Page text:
Like the British imperialistic rule of India, non-history enthusiasts often forget about the Japanese control of Korea that began in 1910 and culminated at the end of World War II. It is this unique backdrop that punctuates the tenth film directed by Park Chan-wook (though, yes, he’s partaken in writing and producing a number of others), The Handmaiden–arguably bearing some feminist similarities to Margaret Atwood’s The Handmaid’s Tale. And, indeed, Chan-wook’s decision to re-work the source material (adapted from Sarah Waters’ porn-tinged titled Fingersmith) from the Victorian era to a time period resonant with his own culture only strengthens the narrative and his affinity with the screenplay and bringing it to life.
As the film opens with Sook-hee (Kim Tae-ri) departing for the lavish home of Japanese heiress Lady Hideko (Kim Min-hee), a number of women holding babies watch her depart in the rain, with one of them decrying, “It should have been me!” Sook-hee’s longstanding familiarity with thievery and the skill of the con stems from growing up in a family of swindlers, who only raise Korean babies to sell to Japanese people. This is, naturally, how another conman operating under the false name Count Fujiwara (Ha Jung-woo) comes into their lives, requesting that one of their ilk help him dupe Lady Hideko into accepting his marriage proposal so that he can soon after declare her mad, admit her to a mental institution and keep her fortune for himself.
More than just a statement on the lengths that money will drive a person to go to, The Handmaiden is about the transformation of lust into love and subsequently die-hard loyalty. Plus, it bears a similar plot twist structure to Laetitia Colombani’s 2002 He Loves Me…He Loves Me Not in that we’re given an unexpected twist in the middle, followed by a shift in perspectives that flips the entire script on the con that’s been being played.
But, of course, for many people, the structure is the least of where their interest in the film lies. Because it is a “Korean gothic lesbian revenge thriller,” one of the chief foundations of its allure is, well, all those scenes of lesbian sex. Though the attraction between Sook-hee and Lady Hideko is subtle at first, things escalate when Sook-hee gives her a bath and is inundated with the scent of rose petals paired with the sight of her breasts. When Lady Hideko complains of one of her teeth being too sharp as she sucks on a lollipop, Sook-hee runs into the other room and grabs a thimble. After putting it on her finger, she wields it sort of like a penis as she wears the sharpness down with repetitive motion while Lady Hideko’s mouth remains agape. It is this moment that cinches their amorousness toward one another.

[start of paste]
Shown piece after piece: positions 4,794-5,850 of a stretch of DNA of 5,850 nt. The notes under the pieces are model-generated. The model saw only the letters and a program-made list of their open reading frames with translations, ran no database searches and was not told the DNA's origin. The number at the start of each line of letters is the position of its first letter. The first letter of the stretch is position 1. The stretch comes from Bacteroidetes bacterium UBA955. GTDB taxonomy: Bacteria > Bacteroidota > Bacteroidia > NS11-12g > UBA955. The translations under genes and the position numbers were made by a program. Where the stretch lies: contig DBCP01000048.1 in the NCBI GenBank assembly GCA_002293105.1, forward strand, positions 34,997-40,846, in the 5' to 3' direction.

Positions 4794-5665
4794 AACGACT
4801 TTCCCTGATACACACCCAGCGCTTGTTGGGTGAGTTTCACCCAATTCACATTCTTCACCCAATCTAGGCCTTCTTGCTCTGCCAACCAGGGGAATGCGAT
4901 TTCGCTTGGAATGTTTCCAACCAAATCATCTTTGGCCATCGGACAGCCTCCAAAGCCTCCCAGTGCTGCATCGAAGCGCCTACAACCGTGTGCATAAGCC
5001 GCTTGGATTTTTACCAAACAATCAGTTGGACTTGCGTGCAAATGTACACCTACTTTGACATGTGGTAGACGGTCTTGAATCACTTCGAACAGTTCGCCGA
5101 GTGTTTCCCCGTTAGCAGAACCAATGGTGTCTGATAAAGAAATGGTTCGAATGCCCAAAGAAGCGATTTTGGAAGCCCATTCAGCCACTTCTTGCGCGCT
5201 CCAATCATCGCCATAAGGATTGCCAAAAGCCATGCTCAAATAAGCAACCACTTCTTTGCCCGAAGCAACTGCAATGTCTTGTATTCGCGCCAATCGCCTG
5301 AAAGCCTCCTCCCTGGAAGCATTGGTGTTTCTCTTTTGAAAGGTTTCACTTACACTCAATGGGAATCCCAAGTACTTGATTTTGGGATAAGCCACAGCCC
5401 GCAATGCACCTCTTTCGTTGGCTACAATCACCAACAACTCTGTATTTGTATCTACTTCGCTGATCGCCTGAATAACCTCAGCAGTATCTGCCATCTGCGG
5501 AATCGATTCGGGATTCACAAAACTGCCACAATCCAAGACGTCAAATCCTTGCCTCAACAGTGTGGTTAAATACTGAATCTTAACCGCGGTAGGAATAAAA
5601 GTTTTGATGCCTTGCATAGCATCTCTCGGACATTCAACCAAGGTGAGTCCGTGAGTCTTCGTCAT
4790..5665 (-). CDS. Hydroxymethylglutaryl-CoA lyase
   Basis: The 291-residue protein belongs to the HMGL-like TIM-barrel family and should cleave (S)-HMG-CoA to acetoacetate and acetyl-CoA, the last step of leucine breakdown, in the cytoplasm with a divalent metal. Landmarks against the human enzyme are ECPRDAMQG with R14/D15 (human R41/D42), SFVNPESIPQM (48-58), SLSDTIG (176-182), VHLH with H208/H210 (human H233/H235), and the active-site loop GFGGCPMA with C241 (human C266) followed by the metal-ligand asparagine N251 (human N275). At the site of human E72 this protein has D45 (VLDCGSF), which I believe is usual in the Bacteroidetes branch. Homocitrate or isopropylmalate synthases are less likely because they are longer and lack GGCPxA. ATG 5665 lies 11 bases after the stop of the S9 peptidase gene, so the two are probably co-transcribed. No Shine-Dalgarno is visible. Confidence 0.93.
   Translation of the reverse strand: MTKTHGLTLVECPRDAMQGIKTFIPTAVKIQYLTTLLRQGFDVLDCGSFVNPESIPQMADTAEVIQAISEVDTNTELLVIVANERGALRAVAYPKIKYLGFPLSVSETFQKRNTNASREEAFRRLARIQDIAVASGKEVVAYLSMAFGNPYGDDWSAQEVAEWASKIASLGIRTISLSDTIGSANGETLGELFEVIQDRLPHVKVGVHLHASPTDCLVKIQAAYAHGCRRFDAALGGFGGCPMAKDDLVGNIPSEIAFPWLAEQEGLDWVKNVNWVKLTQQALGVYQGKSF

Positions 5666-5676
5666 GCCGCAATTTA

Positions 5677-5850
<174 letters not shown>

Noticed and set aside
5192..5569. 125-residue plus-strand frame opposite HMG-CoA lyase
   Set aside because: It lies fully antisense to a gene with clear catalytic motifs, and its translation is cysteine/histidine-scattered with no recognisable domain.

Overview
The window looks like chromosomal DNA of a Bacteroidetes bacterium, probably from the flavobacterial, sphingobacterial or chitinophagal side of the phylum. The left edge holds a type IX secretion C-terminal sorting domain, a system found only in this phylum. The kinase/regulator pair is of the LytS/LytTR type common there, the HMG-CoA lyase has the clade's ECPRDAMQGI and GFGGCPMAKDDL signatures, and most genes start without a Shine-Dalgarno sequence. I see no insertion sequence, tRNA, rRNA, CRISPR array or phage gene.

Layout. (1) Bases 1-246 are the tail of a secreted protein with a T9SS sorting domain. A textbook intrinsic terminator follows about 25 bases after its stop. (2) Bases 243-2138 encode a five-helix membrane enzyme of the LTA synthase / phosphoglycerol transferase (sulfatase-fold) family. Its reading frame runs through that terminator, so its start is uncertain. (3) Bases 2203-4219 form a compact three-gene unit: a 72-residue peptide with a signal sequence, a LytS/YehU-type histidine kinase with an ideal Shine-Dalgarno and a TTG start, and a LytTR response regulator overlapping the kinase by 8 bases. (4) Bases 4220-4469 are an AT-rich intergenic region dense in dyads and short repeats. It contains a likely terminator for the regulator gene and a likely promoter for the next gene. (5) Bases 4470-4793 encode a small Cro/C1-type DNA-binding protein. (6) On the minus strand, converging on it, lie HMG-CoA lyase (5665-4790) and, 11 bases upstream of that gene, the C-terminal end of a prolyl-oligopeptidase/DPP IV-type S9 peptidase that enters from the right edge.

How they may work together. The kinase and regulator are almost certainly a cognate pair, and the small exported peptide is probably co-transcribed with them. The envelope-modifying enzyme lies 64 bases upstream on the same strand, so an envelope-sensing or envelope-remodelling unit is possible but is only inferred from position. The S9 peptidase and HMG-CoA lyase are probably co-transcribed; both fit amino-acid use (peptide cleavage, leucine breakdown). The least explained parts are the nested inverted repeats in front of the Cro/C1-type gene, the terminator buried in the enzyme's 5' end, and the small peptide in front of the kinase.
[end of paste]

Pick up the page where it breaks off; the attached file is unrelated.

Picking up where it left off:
As she begins to feel increasingly guilty about betraying Lady Hideko, Sook-hee makes overt attempts at preventing the success of Count Fujiwara’s progress in securing an engagement. When he chastises her privately for her behavior by placing her hand on his groin, she seethes, “Don’t ever put my hand near your tiny joke of a cock again.” Sook-hee’s fieriness, however, is still no match for the terrifying authority of the master of the house, Uncle Kouzuki (Cho Jin-woong). Part of the reason for Lady Hideko’s delicate state stems from being a slave to reading from her uncle’s robust collection of erotic novels, a collection he treats with more pride and care than he would his own progeny. Trained her whole life in the art of reading–this particular kind of reading–the demand to perform has shot her nerves and more than likely contributed toward her embitterment toward men, both her uncle and the ones who come to his home to listen to her.
Regardless of her fortune, Lady Hideko is little better than a captive servant in her own home. And so, she ends up taking Count Fujiwara up on his offer, even though it results in him delivering lines like, “A woman enjoys it more when she’s taken by force.” But Chan-wook is nothing if not a feminist, always rendering his female protagonists with the intelligence and patience to exact their due revenge (a book destroying scene that could rival Fahrenheit 451 proves that nobody fucks with Sook-hee’s woman). And while the romance between Sook-hee and Lady Hideko can seem doomed at times, the assertion, “Pain is a garment”–stated with the certainty of a philosophical tenant–is one of the most salient in The Handmaiden. It means it can be removed at any time. Like a thimble removes tooth sharpness.